Intelligent CIO Europe Issue 49 - Page 57

the analytics environment , the more complex the infrastructure becomes .
Technologies that work seamlessly to support a variety of processes will be key .
These include :
• The enterprise data warehouse ( EDW ) – The production analytics environment where routine analyses , reports and KPIs are produced on a regular basis using trusted reliable data .
• The investigative computing platform ( ICP ) – Used for data exploration , data mining , modelling and cause and effect analyses . Also known as the data lake , this is the playground for data scientists and others who have unknown or unexpected queries .
• A data integration platform – That extracts , formats and loads structured data into the EDW and invokes data quality processing where needed .
• A data refinery – For ingesting raw structured and multi-structured data , distilling it into useful formats in the ICP for advanced analyses .
• Analytics tools and applications – To create reports , perform analyses and display results .
• A data catalogue – Which acts as an entry point for users where they can view what data is available and discover what analytical assets already exist . This needs to be meticulously maintained and updated .
Implementing a Data Fabric : The technical processes involved
Those responsible for building and maintaining a Data Fabric face a big task . The simpler they make the business community ’ s access and utilisation of
• Discovery – Alongside detecting what data and assets already exist in the environment and getting the full metadata on data lineage ( sources , integration techniques and quality metrics ), technical people can utilise usage statistics ( who is using what and how often ) and impact analysis to understand what data and analytical assets are impacted if an integration programme changes .
• Data availability – If a user requests data that is not available , potential sources will need to be researched and assessed in terms of quality , accessibility and suitability for the requested purpose . All this information needs to be documented into the data catalogue for future usage .
• Design and deploy – Populating the right analysis component ( EDW , ICP and RT ) with the right data and technologies from the appropriate source of data , utilising data integration and quality processes to ensure the data can be trusted . Sensitive data must be identified and protected by encryption or other masking mechanisms .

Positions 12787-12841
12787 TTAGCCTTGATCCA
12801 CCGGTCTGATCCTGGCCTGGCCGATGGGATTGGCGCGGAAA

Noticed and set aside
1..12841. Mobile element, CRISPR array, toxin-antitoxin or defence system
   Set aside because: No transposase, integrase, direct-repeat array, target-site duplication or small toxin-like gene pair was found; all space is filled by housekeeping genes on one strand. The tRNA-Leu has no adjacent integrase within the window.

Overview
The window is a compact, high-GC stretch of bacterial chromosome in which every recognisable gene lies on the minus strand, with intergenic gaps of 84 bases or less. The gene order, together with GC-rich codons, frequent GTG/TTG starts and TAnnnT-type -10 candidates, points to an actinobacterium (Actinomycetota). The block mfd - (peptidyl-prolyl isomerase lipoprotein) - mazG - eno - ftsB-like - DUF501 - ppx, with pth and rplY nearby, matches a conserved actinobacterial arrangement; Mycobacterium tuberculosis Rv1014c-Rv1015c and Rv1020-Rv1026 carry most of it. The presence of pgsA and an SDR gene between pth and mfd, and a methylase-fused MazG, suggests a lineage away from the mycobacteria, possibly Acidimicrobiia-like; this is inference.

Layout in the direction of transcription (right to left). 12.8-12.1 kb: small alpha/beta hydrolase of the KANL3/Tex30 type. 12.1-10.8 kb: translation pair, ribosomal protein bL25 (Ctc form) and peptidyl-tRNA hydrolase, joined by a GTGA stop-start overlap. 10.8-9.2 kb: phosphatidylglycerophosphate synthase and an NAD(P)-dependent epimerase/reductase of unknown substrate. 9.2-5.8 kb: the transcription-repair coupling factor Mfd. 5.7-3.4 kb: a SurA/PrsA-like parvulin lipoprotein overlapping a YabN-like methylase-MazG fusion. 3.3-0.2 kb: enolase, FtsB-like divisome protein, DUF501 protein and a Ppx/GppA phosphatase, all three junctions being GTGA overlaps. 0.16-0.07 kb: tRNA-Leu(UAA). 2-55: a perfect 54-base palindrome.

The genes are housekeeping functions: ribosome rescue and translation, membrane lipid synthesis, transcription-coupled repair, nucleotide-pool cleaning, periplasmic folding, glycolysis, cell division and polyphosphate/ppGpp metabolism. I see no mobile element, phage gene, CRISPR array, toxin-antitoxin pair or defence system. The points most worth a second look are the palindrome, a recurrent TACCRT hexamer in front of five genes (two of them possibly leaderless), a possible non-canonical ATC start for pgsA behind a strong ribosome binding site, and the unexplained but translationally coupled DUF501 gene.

• Monitoring – The data catalogue must be updated with the latest additions , edits and changes made to the Data Fabric , its data , or its analytical assets . Similarly , any changes in data lineage or usage should be monitored .
Top tips for success
For the Data Fabric to succeed , organisations must commit to maintain the integrity of the architectural standards and components it is built on . So , if silos are created as temporary workarounds , these will need to be decommissioned when no longer needed .
Since the value of the Data Fabric depends on the strength of information gathered in the data catalogue , out of date , stale or inaccurate metadata cannot leak into the catalogue . Finally , simply forklifting legacy analytic components , like an ageing data warehouse , into the fabric could result in integration problems . Ideally , these legacy components should be reviewed and redesigned .
While it is a big undertaking , successful Data Fabric environments are already proving their worth when it comes to enabling companies to leverage data more effectively and unlocking the full potential of their data assets to gain competitive advantage . p
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